With the recent revelations about Sony ‘s movie studio executives behaving badly and its discriminatory treatment of female stars, I decided to look closer to home–to my own industry of public relations–to see how women fare. If anyone should treat women well, shouldn’t it be a field like PR, which is predominated by women?
It turns out that while the PR profession skews heavily female, men make significantly more money and hold the majority of the seats of power in the largest agencies.
Consider who’s running the world’s top 10 PR agencies as ranked in the Holmes Report. The vast majority has white men at the helm, though two have women running their North American units. It would almost be amusing if it weren’t so sad to see some of these agencies’s leadership pages,with men holding all the top spots and women peering out beneath them.
According to industry experts, women dominate the mid-level PR ranks, doing much of the day-to-day heavy lifting, and women are more often in command at smaller-size agencies that they have founded.
Also consider a few stats courtesy of PR Week’s 2014 Salary Survey:
- Women represent 67% of the PR industry.
- Among those with five+ years of experience, men’s base compensation outpaces women’s, $130,000 vs. $95,000.
- The median salary for men in PR is $125,000 compared to $84,000 for women.
Sadly the male pay premium is a fact of life across many industries. But what is particularly galling about gender inequality in the PR industry is that women aren’t earning their worth in such a feminized field.
To help sort out some of the issues, I turned to a PR leader, Barri Rafferty, senior partner and CEO of global PR firm Ketchum North America and the first female North American CEO in Ketchum’s 90-year history. Rafferty herself defies the odds. She attributes her success to “open minded leadership that provided me opportunities and rewarded results plus good sponsors, my own moxie, and a supportive spouse.”
To Rafferty, some of the discrepancies in salary and leadership represent behavioral issues. For men, she says, self-promoting is as natural as shaving. For women, self-blaming often interferes.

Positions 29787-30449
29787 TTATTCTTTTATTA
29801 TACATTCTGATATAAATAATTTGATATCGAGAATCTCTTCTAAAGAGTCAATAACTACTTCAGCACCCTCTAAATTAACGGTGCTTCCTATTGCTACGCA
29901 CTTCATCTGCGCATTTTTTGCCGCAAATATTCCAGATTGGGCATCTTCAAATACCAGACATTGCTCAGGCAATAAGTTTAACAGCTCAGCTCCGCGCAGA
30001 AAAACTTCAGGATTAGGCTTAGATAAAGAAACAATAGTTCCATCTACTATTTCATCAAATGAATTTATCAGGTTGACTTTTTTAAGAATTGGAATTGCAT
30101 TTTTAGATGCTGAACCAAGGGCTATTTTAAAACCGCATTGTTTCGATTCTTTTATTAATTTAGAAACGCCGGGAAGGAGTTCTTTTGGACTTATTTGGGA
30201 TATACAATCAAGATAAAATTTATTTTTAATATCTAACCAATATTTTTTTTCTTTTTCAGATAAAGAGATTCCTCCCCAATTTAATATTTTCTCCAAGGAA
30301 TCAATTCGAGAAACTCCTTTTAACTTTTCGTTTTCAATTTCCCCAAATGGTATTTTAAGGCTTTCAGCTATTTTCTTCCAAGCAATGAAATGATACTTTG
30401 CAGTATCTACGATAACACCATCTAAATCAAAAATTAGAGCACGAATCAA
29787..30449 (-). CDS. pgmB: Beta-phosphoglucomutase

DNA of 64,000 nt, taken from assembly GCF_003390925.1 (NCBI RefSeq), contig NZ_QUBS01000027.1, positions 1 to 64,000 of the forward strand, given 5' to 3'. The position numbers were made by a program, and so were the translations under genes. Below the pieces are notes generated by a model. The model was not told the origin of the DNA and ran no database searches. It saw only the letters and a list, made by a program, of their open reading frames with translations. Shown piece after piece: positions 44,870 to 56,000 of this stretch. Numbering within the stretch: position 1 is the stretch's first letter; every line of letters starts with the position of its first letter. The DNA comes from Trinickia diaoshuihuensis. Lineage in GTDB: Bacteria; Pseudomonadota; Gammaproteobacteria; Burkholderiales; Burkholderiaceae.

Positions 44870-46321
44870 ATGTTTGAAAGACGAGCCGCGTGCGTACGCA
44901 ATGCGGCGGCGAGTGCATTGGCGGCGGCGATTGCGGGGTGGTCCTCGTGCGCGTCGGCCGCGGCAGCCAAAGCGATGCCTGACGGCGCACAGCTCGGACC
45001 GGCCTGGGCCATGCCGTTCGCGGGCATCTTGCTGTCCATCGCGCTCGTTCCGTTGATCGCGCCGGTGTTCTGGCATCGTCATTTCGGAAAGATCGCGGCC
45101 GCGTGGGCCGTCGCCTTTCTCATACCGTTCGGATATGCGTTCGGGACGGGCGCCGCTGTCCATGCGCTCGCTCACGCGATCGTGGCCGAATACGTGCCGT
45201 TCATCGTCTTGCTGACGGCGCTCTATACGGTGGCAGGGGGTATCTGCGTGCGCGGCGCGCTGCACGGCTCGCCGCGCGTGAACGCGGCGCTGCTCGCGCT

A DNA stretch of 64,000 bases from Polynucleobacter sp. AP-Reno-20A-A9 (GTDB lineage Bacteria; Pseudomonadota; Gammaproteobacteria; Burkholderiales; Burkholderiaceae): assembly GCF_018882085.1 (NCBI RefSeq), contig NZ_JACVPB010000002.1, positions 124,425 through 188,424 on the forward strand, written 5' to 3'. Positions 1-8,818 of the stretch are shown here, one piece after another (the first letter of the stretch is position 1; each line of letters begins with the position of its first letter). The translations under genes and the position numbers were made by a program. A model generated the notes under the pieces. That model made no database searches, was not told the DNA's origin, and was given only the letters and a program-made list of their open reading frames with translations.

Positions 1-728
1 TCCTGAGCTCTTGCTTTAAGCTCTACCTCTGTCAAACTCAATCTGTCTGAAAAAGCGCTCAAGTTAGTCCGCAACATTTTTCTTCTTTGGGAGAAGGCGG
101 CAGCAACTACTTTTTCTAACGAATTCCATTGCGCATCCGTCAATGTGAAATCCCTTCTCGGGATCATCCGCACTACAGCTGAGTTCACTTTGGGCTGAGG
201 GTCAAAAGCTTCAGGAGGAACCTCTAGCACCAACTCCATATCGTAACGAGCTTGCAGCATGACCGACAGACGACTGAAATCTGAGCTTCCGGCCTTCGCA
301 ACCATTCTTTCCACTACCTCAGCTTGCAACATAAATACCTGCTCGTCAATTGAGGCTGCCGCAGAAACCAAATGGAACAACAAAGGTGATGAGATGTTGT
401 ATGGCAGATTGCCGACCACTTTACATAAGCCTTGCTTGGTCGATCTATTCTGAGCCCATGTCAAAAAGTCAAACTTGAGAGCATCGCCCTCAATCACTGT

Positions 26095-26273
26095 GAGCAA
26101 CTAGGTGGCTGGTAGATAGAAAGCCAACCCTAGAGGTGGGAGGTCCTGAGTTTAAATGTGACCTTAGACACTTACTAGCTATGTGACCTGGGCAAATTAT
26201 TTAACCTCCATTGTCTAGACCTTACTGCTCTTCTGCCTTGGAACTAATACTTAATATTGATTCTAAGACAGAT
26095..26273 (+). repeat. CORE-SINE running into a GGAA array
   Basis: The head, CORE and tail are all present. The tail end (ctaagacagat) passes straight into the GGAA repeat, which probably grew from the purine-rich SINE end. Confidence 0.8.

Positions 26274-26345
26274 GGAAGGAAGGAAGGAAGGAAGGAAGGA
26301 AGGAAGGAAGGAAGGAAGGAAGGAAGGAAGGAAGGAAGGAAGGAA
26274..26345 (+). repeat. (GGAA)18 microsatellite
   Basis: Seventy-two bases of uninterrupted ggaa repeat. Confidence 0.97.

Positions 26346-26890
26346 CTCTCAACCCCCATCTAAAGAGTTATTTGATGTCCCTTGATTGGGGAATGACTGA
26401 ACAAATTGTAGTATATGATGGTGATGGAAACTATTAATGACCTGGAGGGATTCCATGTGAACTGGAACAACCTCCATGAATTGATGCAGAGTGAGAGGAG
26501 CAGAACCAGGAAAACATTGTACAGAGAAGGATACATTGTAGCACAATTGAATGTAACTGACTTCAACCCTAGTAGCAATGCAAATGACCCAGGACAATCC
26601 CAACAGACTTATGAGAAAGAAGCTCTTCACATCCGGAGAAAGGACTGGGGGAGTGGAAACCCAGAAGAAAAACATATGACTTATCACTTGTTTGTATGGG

Rafferty relates a common situation. A woman enters a meeting late. Her first words: “Sorry.” A man enters a meeting late. His first words: “Can we start now?”
The workplace issues of women in PR cut deep, touching on how women view other women. It’s an ironic fact but many women don’t want to work for other women., according to a Gallup survey.
Rafferty attributes that to the fact that women often have “tougher expectations” for other women. She also thinks women are perceived as more emotional than men and that their communication style can be less direct. That can make for problematic workplace situations.
Naturally there are exceptions. I know in my own case that I have had “overly emotional” male bosses and cold as stone female bosses. Nevertheless, the fact remains that there is an inherent wariness on the part of many women in working for another woman.
At the same time, skills historically favored by women including developing relationships and using them to exert influence are an important need in PR. Indeed, success at the PR practitioner level has been based more on finesse than steamrolling, at smoothing rough edges and facilitating.
A mid-level PR person needs the wisdom of Solomon to succeed, often caught between the competing demands of the client and the journalist. It’s a world where you don’t have complete control and need to move discretely and behind the scenes.
Fortunately, there are glimmerings of change on the inequality front.
Rafferty’s firm has initiatives in place to increase diversity, recently adding its first head of diversity and inclusion, and it has progressed to the extent that half of its partners are now women.
The very nature of the profession is also changing thanks to digital media. Suddenly, a new type of PR person is necessary, one with digital and quant skills that are more typically appealing to men than women. At Ketchum, more men than women are represented in the digital side, according to Rafferty.
Ironically, as more men enter PR, it may become more egalitarian. As the female ghetto opens itself up, those at the lower and mid-level ranks may see a boost in their salaries. Studies have shown that more men in an occupation can raise salaries for everyone.
Meanwhile, women don’t have to sit still. Here are three steps Rafferty says women in PR (and other professions) can take to help themselves:
Even it you work part-time or hourly, it is much harder to get back in.
Stand tall. Develop your person brand. That means among other things getting rid of the need to be always “apologizing.”
Have a better understanding of the numbers throughout your career. It’s the fear factor at work here, not the difficulty.